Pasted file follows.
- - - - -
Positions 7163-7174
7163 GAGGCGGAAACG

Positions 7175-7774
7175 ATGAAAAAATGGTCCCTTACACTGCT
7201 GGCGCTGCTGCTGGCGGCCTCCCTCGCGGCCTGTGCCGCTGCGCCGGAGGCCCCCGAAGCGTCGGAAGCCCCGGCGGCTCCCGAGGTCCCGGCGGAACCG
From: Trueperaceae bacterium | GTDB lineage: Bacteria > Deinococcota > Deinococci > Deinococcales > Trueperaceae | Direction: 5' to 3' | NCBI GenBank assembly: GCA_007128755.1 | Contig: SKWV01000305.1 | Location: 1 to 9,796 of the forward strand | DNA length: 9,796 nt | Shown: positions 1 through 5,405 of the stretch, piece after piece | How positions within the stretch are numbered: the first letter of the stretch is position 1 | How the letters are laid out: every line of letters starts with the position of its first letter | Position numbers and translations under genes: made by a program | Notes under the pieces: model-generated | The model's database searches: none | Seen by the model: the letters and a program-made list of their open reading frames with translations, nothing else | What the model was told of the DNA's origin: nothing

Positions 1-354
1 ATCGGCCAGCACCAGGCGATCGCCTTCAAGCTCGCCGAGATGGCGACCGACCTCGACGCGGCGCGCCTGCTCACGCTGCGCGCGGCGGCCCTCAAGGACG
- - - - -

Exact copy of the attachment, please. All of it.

Positions 7163-7174
7163 GAGGCGGAAACG

Positions 7175-7774
7175 ATGAAAAAATGGTCCCTTACACTGCT
7201 GGCGCTGCTGCTGGCGGCCTCCCTCGCGGCCTGTGCCGCTGCGCCGGAGGCCCCCGAAGCGTCGGAAGCCCCGGCGGCTCCCGAGGTCCCGGCGGAACCG
From: Trueperaceae bacterium | GTDB lineage: Bacteria > Deinococcota > Deinococci > Deinococcales > Trueperaceae | Direction: 5' to 3' | NCBI GenBank assembly: GCA_007128755.1 | Contig: SKWV01000305.1 | Location: 1 to 9,796 of the forward strand | DNA length: 9,796 nt | Shown: positions 1 through 5,405 of the stretch, piece after piece | How positions within the stretch are numbered: the first letter of the stretch is position 1 | How the letters are laid out: every line of letters starts with the position of its first letter | Position numbers and translations under genes: made by a program | Notes under the pieces: model-generated | The model's database searches: none | Seen by the model: the letters and a program-made list of their open reading frames with translations, nothing else | What the model was told of the DNA's origin: nothing

Positions 1-354
1 ATCGGCCAGCACCAGGCGATCGCCTTCAAGCTCGCCGAGATGGCGACCGACCTCGACGCGGCGCGCCTGCTCACGCTGCGCGCGGCGGCCCTCAAGGACG